Friday, 22 August 2014

Cannabis doesn't do much to the immune sytem


Sexton M, Cudaback E, Abdullah RA, Finnell J, Mischley LK, Rozga M, Lichtman AH, Stella N. Cannabis use by individuals with multiple sclerosis: effects on specific immune parameters. Inflammopharmacology. 2014 Aug 19. [Epub ahead of print]

Cannabinoids affect immune responses in ways that may be beneficial for autoimmune diseases. We sought to determine whether chronic Cannabis use differentially modulates a select number of immune parameters in healthy controls and individuals with multiple sclerosis (MS cases). Subjects were enrolled and consented to a single blood draw, matched for age and BMI. We measured monocyte migration isolated from each subject, as well as plasma levels of endocannabinoids and cytokines. Cases met definition of MS by international diagnostic criteria. Monocyte cell migration measured in control subjects and individuals with MS was similarly inhibited by a set ratio of phytocannabinoids. The plasma levels of CCL2 and IL17 were reduced in non-naïve cannabis users irrespective of the cohorts. We detected a significant increase in the endocannabinoid arachidonoylethanolamine (AEA) in serum from individuals with MS compared to control subjects, and no significant difference in levels of other endocannabinoids and signaling lipids irrespective of Cannabis use. Chronic Cannabis use may affect the immune response to similar extent in individuals with MS and control subjects through the ability of phytocannabinoids to reduce both monocyte migration and cytokine levels in serum. From a panel of signaling lipids, only the levels of AEA are increased in individuals with MS, irrespective of Cannabis use or not. Our results suggest that both MS cases and controls respond similarly to chronic Cannabis use with respect to the immune parameters measured in this study.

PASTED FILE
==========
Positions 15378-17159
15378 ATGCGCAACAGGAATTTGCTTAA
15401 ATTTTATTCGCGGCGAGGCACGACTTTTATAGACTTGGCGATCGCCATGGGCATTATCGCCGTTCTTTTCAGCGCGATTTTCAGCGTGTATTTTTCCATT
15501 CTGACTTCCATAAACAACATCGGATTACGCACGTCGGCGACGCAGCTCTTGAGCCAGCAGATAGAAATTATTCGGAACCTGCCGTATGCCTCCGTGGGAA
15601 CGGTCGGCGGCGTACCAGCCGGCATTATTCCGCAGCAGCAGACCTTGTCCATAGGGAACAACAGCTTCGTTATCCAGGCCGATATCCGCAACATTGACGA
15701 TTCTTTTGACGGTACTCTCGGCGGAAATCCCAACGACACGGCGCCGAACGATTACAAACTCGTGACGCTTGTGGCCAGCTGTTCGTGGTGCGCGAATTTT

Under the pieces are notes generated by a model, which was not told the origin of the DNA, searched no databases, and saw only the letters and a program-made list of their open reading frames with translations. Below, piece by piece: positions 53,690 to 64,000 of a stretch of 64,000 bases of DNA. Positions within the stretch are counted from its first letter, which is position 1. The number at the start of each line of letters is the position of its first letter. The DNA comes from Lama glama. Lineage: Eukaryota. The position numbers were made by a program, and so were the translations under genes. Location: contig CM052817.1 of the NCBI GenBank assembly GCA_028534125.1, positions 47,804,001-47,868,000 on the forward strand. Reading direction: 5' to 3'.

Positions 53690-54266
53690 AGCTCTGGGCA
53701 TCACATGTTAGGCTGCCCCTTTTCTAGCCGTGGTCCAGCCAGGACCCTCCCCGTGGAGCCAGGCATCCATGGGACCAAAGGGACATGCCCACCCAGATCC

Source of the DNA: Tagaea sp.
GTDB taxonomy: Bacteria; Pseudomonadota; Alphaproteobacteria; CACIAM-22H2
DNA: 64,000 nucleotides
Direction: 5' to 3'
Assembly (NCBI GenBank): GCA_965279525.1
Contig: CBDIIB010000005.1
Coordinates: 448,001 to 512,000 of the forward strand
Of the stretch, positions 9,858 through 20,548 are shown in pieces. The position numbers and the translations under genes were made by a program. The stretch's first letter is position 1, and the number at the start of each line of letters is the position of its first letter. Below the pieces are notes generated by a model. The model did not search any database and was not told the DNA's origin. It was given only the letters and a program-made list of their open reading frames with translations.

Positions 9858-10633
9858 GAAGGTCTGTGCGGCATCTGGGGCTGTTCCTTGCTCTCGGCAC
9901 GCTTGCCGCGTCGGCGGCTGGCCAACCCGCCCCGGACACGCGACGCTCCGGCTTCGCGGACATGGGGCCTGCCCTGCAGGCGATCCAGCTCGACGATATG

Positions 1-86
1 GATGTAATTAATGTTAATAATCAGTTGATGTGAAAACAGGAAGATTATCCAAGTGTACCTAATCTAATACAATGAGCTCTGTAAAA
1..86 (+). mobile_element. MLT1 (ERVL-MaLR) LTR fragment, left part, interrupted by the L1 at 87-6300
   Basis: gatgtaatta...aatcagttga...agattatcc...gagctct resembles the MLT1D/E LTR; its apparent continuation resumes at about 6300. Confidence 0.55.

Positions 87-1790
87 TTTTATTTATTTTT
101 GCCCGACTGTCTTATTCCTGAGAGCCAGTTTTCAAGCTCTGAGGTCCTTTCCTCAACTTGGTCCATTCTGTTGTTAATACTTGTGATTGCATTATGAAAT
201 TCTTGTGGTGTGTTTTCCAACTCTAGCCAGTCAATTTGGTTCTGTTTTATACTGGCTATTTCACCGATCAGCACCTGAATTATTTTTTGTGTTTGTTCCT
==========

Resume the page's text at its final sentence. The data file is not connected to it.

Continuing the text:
If you take cannabis to try and control symptoms or not there are similar changes in the natural cannabis system and some immune parameters in the blood, but it is not clear what this means.Again we have the problem of reproducibility as it has been reported that anandamide goes up 
up in Italy and up here in the USA and down in plasma in MS in the UK. So its 2-1 abit like a football score and UK looses again, however it looks like cannabis doesn't do much to the immune system and this fits with virtually all our data. Therefore don't expect cannabis to influence relapsing MS. 

6 comments:

  1. I totally agree.
    But wasn't the idea of cannabis as a drug to reduce symptoms and maybe support remyelination / suppress neurodegeneration?

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    1. Afraid the support for remyelination and neuroprotection in MS is awaiting data.

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  2. Is there any research on how moderate alcohol use impacts MS progression? If not, what would you suspect the impact would be? My suspicion is it can only be negative, but the impact might be small enough with moderate usage that you would have difficulty noticing it.

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  3. What about Cocaine, Heroin or LSD? The harder drugs should obviously do more.

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    1. what about..they are all illegal drugs:-)

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    2. They do. At least "classical" psychedelics like LSD seems to posses enormous and lasting anti-inflomatory abilities even in microdoses many times less then needed to achieve a trip. (although as Prof. Mouse mentioned in other thread they do affect TNF-a which could be a bad thing for MS or may be not).

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